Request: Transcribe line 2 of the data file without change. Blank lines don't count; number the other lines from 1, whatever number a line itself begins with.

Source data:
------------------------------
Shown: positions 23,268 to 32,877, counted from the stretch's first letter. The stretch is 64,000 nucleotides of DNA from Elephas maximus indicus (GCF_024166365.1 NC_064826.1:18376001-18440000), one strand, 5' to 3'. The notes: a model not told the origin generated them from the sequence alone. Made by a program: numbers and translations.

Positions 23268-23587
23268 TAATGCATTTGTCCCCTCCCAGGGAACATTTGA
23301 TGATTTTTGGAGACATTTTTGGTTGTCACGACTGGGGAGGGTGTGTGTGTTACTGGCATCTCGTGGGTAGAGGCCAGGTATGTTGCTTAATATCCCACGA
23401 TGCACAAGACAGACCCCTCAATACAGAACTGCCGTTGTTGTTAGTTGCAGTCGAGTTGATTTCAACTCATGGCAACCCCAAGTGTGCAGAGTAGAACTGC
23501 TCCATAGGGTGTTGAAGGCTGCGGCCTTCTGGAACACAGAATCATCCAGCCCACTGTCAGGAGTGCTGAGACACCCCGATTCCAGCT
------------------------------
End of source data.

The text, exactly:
Positions 23268-23587